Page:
First 3 Years of Follow-up Entire Follow-up Period
P10 0.71 0.16
P25 0.24 −0.04
Median −0.17 −0.16
P75 −0.68 −0.40
P90 −1.29 −0.63
Another factor that might influence the MD is the development of cataract (or after cataract) or a cataract extraction (or capsulotomy) during follow-up. A change in MD slope due to a gradual development of cataract will not influence the residuals. Also, a deviation from a linear decay due to a faster development of cataract or a cataract extraction will not influence our findings. First, we also adjusted for these deviations with the variable designated “follow-up.” Second, it is reasonable to assume that media opacity changes are not associated with the characteristics of the sampling (technician choice, time of day, and season). Thus, although the development of cataract or a cataract extraction during follow-up may increase MD variability, it does not influence our findings. 
Tests performed by a single patient cannot be considered independent observations. We addressed this issue by the use of a resampling method, by randomly taking one test result of each patient followed by the multiple linear regression analysis, and repeating this 50 times. In multiple linear regression analysis, multiple hypothesis testing is already taken into account. It is not unequivocal if correction for multiple hypothesis testing would be needed with the resampling method applied in this study. However, the effects reported as being significant in this study all had P < 0.001, indicating that they would remain significant even with very conservative corrections for multiple hypothesis testing. We also addressed the dependence issue by taking the reliability indices relative to their mean value in the concerned patient (see Methods section). Finally, effects can be found only if the independent variables display sufficient variability (e.g., if all patients would visit the glaucoma service on a fixed time of day and year, no effects of time of day and year will be found). In a scientifically ideal situation, appointments would be allocated at random. Because this is not the case in an observational study, the observed effects might be smaller than the true effects. In our department, time of day is especially prone to limited variability. Of all patients, 65% had at least one test in all four time-of-day strata, 31% had no tests in one stratum, 4% had no tests in two strata, and 0% had all tests in a single stratum. For season, these percentages were 63, 34, 3, and 1%, respectively. These percentages suggest that there was sufficient within-subject variability for time of day and season to investigate their influences on perimetry test results.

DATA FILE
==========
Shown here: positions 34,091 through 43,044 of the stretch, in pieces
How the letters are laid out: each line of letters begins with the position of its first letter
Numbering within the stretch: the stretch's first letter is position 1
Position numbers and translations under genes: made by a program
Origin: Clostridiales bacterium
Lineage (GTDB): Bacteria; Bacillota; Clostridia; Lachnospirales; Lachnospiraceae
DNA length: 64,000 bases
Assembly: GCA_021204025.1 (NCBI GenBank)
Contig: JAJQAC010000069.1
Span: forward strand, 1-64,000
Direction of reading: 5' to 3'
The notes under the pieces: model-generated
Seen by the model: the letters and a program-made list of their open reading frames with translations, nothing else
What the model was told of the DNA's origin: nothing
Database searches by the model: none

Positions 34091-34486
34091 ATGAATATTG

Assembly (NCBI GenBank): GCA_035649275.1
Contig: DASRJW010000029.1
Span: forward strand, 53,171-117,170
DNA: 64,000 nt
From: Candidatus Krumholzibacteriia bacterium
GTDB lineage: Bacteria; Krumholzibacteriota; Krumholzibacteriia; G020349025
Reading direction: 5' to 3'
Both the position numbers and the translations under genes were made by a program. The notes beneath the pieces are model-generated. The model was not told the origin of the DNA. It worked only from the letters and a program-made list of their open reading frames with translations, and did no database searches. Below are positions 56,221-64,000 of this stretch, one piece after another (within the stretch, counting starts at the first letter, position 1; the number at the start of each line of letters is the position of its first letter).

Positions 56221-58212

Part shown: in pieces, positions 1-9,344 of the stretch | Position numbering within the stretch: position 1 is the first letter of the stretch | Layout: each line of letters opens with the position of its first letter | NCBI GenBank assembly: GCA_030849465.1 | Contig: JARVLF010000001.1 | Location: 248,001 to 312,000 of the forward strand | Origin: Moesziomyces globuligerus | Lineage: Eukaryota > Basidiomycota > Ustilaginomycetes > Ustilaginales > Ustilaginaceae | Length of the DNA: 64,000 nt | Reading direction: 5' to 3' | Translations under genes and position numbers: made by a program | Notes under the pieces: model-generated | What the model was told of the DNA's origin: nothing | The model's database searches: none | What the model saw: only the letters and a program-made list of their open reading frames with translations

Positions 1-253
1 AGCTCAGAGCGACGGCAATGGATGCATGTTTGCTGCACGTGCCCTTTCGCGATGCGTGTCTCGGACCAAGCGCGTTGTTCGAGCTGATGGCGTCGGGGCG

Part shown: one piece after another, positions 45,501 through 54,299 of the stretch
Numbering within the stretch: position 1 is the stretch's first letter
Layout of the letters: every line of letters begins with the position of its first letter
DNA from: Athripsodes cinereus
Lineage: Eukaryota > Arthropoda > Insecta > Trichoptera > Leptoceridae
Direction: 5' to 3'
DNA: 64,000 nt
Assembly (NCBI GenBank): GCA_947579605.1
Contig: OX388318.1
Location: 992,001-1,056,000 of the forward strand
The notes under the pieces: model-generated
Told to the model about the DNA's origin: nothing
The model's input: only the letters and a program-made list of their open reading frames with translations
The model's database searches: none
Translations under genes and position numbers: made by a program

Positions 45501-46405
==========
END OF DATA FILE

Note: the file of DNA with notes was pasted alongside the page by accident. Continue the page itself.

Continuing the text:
Besides confounding, interactions between independent variables could also play a role. An interaction could be expected, for example, for time of day and season (there is little environmental light present in early morning during winter compared with summer). Interactions can be explored by stratification. If we stratified our analyses according to season instead of to stage (the latter was performed in Fig. 2), we found essentially similar effects of time of day for all four seasons, indicating no obvious interaction between time of day and season. The power (number of included subjects) prohibited more thorough interaction analyses.